Imagine the soundtrack of Paris. Is it accordions you hear? That sweet, soft, placid accent? Or perhaps it’s Edith Piaf’s unmistakably soulful singing? She was one of the greatest – if not the greatest – singer France has ever known. Her death in 1963 saw more than 100,000 people attend her funeral, so many in fact that traffic in central Paris was stopped.
A voice that was hummed across continents, Paris was the cornerstone of Piaf’s worldwide ascension – and throughout the city there are still reminders of her. For Piaf, Paris was the place to live life to its fullest, to love, to express herself, and never to regret the past. There’s a lot to be learned from her.
Born in a bordello where even Oscar Wilde was a customer – his unpaid bill is still framed on the wall – Piaf didn’t have the easiest start to her life. Yet, her surroundings molded her understanding on the complexities of love and passion. Piaf would never have become who she was had she not been surrounded by ‘La Comedie Humaine’ that is Paris, with all its good, and all its bad.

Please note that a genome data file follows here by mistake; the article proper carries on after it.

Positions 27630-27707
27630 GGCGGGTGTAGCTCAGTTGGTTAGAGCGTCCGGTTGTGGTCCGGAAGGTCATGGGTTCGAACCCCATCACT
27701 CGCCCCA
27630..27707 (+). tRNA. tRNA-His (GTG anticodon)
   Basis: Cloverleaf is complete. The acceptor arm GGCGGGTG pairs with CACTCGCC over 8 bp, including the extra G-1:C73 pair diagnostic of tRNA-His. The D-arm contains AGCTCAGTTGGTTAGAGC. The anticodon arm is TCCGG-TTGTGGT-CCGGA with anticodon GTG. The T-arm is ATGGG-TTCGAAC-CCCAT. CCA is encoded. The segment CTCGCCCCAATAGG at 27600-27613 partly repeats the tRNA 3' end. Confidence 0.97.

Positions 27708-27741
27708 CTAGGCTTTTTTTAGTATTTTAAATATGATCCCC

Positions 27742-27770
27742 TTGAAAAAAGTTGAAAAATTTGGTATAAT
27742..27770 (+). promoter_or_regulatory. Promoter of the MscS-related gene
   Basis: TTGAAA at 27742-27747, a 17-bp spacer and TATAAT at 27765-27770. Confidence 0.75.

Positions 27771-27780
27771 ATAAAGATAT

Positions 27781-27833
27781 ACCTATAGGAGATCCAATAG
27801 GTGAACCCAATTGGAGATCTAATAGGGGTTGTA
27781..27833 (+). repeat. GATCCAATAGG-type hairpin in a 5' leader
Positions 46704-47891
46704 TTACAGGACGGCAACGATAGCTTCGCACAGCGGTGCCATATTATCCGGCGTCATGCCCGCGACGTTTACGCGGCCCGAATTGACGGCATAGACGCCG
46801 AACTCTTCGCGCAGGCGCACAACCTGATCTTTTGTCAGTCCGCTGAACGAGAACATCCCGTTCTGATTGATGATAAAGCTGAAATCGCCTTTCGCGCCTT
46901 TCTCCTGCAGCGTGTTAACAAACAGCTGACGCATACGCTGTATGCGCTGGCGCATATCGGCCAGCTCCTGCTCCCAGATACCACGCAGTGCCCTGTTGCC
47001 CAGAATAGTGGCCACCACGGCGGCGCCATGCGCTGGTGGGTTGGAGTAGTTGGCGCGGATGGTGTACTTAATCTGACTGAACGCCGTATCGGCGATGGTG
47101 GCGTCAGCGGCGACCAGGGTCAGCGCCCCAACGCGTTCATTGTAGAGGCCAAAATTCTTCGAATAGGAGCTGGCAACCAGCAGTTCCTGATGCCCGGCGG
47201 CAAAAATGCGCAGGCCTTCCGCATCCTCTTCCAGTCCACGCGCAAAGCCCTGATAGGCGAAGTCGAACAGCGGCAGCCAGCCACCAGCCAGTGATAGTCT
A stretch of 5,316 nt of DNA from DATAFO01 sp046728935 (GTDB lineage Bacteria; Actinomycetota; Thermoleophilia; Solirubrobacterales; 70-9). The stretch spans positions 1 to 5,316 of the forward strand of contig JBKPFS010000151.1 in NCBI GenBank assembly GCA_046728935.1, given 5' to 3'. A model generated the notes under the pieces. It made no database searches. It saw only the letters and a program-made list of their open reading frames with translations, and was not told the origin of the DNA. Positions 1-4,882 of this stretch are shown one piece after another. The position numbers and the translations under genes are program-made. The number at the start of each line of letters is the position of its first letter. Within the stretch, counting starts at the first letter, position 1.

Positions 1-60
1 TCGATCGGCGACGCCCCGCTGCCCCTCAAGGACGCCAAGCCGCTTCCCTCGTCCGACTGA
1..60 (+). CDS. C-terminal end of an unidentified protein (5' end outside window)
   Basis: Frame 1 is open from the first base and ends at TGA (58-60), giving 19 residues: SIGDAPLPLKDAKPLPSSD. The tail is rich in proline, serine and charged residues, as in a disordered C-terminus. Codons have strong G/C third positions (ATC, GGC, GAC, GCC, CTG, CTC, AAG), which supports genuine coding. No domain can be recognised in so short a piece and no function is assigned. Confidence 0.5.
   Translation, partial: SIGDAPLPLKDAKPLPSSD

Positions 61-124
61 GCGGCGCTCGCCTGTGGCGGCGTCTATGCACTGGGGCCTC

The streets where she used to busk are still filled with the same human traffic, and the same stories of love and loss, passion and adventure. It is easy to see how Paris could influence and inspire her world; the city was her muse. In fact, “La vie en Rose”, perhaps her most famous song, was penned on a napkin as she sat in a cafe and watched the many stories of Paris unfold by on the Champs Elysees.
Spend a few days in Edith Piaf’s Paris and experience the human drama that gives life to this city. And like Piaf, you too may learn to “ne regrete rien”.
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